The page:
Print news was suffering in the United States and Europe long before financial crises took hold in recent years, its business model eroded by television and the Internet. As print advertising revenues have declined, more media organizations are trying to boost circulation and earn more through subscriptions, including charging for online content.
The New York Times is among the most prominent news organizations with a website paywall. The Associated Press and Google have a long-standing business agreement that includes Google licensing of AP content as well as joint efforts to improve news products and services.
European publishers have seen less rapid change in readership patterns as a result of the Internet and have been able to stave off the dramatic losses that gutted American print journalism. Still, competition has grown fiercer and profits slimmer with the onset of the European debt crisis. In France, the once-iconic newspaper France Soir went into liquidation in July. In October, dapd, a major Germany news agency, filed for bankruptcy protection.
German publishers already are getting some government support: A measure is headed through the legislature to force search engines to pay for links that include excerpts of content.
And in Italy, publishers say they are willing to risk leaving Google if the search engine refuses to pay, citing a study that indicates that clicks from Italian readers would drop by 6 or 7 percent — "a very low percentage," said Isabella Splendore, lawyer for the Italian Newspaper Publishers Federation.
The European publishers insist they are not trying to keep readers from getting information, but that they deserve compensation for use of their intellectual property. But Jeremie Zimmerman, of the French Internet liberty group the Quadrature of the Net, described engaging in the dispute with Google as "idiotic."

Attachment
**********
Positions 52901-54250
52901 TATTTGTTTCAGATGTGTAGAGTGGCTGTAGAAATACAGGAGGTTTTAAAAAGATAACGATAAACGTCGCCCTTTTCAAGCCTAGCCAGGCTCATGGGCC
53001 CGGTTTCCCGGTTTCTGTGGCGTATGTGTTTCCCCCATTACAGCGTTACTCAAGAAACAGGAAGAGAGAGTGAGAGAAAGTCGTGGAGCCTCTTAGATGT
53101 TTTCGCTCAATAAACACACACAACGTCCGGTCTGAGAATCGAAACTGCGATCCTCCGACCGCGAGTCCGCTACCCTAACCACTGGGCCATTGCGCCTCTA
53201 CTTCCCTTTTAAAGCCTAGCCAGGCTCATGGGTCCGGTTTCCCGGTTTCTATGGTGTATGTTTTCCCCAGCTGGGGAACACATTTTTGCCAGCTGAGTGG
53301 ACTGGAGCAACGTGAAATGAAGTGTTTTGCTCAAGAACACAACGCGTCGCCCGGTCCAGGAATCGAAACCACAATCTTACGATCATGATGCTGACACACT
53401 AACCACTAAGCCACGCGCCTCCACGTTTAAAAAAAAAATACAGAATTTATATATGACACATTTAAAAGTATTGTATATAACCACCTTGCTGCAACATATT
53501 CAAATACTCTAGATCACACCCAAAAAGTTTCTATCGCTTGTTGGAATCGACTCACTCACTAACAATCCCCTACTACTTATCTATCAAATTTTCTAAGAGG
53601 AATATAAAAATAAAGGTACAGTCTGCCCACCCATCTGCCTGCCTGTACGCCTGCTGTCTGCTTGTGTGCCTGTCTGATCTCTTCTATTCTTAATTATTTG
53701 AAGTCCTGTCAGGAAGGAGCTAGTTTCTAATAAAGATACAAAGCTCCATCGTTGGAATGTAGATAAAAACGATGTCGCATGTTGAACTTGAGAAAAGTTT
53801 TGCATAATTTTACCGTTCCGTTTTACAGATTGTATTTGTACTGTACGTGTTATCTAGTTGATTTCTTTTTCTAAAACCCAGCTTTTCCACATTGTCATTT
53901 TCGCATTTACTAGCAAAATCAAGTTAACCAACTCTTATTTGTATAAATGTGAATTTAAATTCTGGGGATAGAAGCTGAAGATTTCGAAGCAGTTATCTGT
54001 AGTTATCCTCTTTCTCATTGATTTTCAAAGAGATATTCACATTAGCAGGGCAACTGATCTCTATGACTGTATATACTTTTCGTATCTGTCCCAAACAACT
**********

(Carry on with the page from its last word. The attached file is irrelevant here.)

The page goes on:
"It shows that the industry hasn't understood anything about the Internet and is fundamentally conservative about its future, and defending private interests rather than adapting to technology," he said.
Emma Llanso of the Washington-based Center for Democracy and Technology said that, at least for now, the dispute among governments, Google and publishers is a loss for readers.
"When we're looking at the free flow of information online, how much relevance do national boundaries have?" she said. "As the Internet becomes a primary source of information around the world, governments see a threat or a way to benefit. I think we are seeing a lot of national governments struggling to think of what they want it to be."
Associated Press writers Bradley Brooks in Sao Paulo, Brazil, and Frances D'Emilio in Rome contributed to this report.